Baby Boomers — These people respond well to statistics, including important clients, number of offices and potential for a career path.

Generation X — This cohort is interested in the ability to make a difference, so outline what they can do, learn and contribute during their tenure. Brief testimonials from young leaders, who Xers may want to emulate, will work well.

Generation Y — Emphasizing technology, from cell phones to burnishers, can be useful with this cohort.

Even though recruitment tactics vary between generations, what they want from a job often does not. Just about everyone wants good pay and decent benefits, but for different reasons. For example, flexible scheduling is a perk that members of all generations enjoy, but for different reasons, says When Generations Collide:

Silents want to phase in their retirement but have the time off to pursue their hobbies.

Boomers want to be able to take their kids to activities without their dedication being called into question.

Generation Xers simply want to work hard without being told when or how.

Millennials almost come full circle from Silents, wanting time to pursue other activities.

Once they’re in the door
The need to recognize generational differences doesn’t automatically stop once an employee is hired. Again, although there are some exceptions, each generation is reported to respond differently to supervision:

Silents, many of whom lived through the Great Depression and fought in World War II, value hard work and dedication, and can be quite loyal. They respect well-established authority (even if the authority figure is younger) and will follow directions.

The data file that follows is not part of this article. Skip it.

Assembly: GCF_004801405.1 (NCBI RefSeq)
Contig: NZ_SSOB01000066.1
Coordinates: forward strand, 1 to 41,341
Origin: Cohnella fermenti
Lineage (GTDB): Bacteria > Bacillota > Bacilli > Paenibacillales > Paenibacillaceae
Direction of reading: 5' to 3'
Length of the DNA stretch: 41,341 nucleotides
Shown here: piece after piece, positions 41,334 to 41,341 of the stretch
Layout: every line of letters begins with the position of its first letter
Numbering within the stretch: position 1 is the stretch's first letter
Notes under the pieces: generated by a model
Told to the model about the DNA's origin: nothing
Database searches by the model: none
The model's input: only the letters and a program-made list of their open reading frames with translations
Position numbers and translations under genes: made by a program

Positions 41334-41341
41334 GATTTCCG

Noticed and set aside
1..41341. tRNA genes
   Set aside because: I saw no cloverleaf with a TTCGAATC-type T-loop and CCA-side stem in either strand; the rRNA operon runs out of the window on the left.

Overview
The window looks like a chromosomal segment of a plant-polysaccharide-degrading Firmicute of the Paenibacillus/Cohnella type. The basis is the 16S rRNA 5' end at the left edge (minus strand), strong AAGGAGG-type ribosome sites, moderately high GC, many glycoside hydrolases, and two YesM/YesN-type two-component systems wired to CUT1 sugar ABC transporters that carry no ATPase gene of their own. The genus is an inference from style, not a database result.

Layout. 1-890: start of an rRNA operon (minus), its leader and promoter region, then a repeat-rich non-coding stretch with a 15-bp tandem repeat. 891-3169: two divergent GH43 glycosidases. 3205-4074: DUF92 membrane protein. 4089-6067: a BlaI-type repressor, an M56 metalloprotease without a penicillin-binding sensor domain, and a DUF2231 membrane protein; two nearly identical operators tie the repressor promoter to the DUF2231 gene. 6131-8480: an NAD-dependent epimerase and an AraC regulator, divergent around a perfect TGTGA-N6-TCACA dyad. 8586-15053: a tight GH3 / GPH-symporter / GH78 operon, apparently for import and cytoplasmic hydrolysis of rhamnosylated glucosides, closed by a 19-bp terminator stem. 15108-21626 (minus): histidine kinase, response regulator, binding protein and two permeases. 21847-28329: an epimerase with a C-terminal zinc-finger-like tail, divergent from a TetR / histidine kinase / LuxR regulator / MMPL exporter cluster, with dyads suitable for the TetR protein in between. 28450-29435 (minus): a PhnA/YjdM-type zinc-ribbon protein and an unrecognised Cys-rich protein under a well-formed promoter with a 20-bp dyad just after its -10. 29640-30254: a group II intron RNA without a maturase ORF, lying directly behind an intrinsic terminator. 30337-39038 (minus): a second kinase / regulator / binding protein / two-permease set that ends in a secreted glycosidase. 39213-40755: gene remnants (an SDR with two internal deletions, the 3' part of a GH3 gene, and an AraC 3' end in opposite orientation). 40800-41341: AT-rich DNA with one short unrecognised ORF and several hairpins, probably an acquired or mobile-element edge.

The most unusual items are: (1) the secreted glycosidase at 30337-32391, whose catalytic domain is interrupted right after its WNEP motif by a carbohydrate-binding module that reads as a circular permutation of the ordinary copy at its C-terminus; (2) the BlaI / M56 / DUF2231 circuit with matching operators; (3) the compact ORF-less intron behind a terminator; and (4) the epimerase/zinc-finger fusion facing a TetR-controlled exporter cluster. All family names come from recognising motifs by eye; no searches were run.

Silents generally are divided into two categories — people re-emerging from retirement, and those who have yet to retire. But those long-tenured employees aren’t necessarily executives, nor are they clamoring for retirement soon. Tim Murch, president of Mitch Murch’s Maintenance Management, St. Louis, says many Silents on his workforce are at the supervisory level, and they have been there for years.

Murch, a Baby Boomer, says the key to managing older employees is to not emphasize their age.

“We don’t treat them differently by design,” Murch says. “We respect that they’re just qualified, capable people.”

However, some experts disagree. Some Silents, slowed by age, may have difficulty keeping up with their younger peers in a physical job such as cleaning. When Generations Collide suggests offering senior citizens the chance to work on a same-age crew.

Baby Boomers make up a majority of people in the workforce today, so their impact is most noticeable.

This generation tends to equate work with worth, according to Generations At Work by Ron Zemke, et. al. (2000, AMA Publications). But as some of them approach middle-age, they may question their formerly grueling pace, and some may elect to spend more time with their grandchildren, after having spent less time with their own children.

This group was raised during the Civil Rights and Women’s Liberation movements, so many members are comfortable being managed by and working with a variety of diverse people. And Boomers value learning, even as they approach their mid-50s.